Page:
Abstract

 

Preserving biological diversity despite losses due to abrupt climate change.

 

By Joseph V. Siry, Ph.D., Rollins College.

                  Environment and Climate Change

                  Harris Manchester College, Oxford University

                  England, UK.

                  25 July 2012

 

 

Abrupt climate change challenges us to mitigate pollution and take adaptive action to manage a pervasive, persistent and pernicious problem that we currently face. A minority of specialists disputes the seriousness of global warming and even fewer argue that such warming is a hoax.[1] Presently evidence exists for decreasing regional biological diversity–or the species richness, habitat variety and genetic variability of plants and animals–due to climate chaos. Polluting the air as to change the temperature balance of the earth is the greatest market failure ever endured by a modern economy. More significantly human health risks rise with a disproportionate impact falling on those people unprepared to prevent, mitigate, or adapt to the problems associated with climate change. But the extent, duration, and the degrees of damage remain difficult to know with precise certainty for three related reasons.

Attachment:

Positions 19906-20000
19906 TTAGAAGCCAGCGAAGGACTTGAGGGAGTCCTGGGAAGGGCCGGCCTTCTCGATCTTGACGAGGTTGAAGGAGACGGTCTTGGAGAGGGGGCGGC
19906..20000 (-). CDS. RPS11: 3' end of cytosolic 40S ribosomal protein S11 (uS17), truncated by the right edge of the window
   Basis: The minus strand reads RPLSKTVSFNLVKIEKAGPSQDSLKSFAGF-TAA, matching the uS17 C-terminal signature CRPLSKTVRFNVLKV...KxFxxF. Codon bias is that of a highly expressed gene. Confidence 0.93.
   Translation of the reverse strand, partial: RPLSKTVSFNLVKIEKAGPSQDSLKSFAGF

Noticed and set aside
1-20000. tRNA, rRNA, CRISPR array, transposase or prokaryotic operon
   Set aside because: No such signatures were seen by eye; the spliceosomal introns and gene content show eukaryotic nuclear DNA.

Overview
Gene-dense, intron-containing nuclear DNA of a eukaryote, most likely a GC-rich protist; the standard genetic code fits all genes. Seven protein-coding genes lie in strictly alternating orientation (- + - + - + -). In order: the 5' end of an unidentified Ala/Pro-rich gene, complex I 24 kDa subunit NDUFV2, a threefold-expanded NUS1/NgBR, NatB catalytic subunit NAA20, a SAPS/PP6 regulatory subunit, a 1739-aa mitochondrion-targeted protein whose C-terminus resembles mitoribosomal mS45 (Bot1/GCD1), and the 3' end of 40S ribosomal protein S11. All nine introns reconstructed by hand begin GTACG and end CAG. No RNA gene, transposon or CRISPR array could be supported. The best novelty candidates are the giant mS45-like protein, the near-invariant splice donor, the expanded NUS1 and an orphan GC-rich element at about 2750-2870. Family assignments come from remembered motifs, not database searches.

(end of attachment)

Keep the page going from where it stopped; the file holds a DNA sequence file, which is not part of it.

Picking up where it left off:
• First, levels of heat trapping gases are rising more swiftly than they have in 10,000 years.

• Next, this shift since 1950 has occurred with a profound suddenness.

• And finally, the accumulated level of carbon dioxide in the air is unprecedented in the past 800,000 years at over 400 ppm (part per million).

 

Currently, remedies of preserving land and water resources are ever more important, as evidence indicates an abrupt physical shift triggering biological responses such as wildlife and subsistence populations’ dislocation due to polar wildlife declines.[2]  The necessity for a new priority for protecting people and wild lands is emerging. We are beginning to realize that wild animals are our seeing-eye dogs with regard to the unpredictable character of future weather patterns. We must see wildlife as our partner in suffering and who can assist us through the difficult loss of life and diversity in the coming century. In scope, the depth of its causes in consumerism and persistence over time climate chaos due to global warming gives us few effective means to correct our mistakes without restoring the native regenerative world we have so extensively and carelessly polluted.